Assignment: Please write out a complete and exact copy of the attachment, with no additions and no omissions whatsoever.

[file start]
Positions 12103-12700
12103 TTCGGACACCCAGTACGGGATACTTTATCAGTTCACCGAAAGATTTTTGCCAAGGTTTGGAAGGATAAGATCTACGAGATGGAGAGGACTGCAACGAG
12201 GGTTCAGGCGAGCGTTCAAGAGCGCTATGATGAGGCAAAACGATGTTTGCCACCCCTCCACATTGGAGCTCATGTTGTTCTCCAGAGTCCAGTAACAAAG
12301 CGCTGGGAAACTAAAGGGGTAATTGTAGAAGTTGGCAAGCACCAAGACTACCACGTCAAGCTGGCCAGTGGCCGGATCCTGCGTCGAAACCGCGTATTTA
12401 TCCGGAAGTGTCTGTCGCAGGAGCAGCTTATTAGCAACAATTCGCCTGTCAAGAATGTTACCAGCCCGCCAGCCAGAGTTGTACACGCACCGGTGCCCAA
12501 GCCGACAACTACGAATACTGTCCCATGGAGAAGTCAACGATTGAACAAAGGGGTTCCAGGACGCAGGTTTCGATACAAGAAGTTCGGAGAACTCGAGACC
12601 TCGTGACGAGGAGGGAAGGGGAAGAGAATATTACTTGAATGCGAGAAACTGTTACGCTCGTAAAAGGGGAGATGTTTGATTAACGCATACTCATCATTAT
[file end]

Positions 12103-12700
12103 TTCGGACACCCAGTACGGGATACTTTATCAGTTCACCGAAAGATTTTTGCCAAGGTTTGGAAGGATAAGATCTACGAGATGGAGAGGACTGCAACGAG
12201 GGTTCAGGCGAGCGTTCAAGAGCGCTATGATGAGGCAAAACGATGTTTGCCACCCCTCCACATTGGAGCTCATGTTGTTCTCCAGAGTCCAGTAACAAAG
12301 CGCTGGGAAACTAAAGGGGTAATTGTAGAAGTTGGCAAGCACCAAGACTACCACGTCAAGCTGGCCAGTGGCCGGATCCTGCGTCGAAACCGCGTATTTA
12401 TCCGGAAGTGTCTGTCGCAGGAGCAGCTTATTAGCAACAATTCGCCTGTCAAGAATGTTACCAGCCCGCCAGCCAGAGTTGTACACGCACCGGTGCCCAA
12501 GCCGACAACTACGAATACTGTCCCATGGAGAAGTCAACGATTGAACAAAGGGGTTCCAGGACGCAGGTTTCGATACAAGAAGTTCGGAGAACTCGAGACC
12601 TCGTGACGAGGAGGGAAGGGGAAGAGAATATTACTTGAATGCGAGAAACTGTTACGCTCGTAAAAGGGGAGATGTTTGATTAACGCATACTCATCATTAT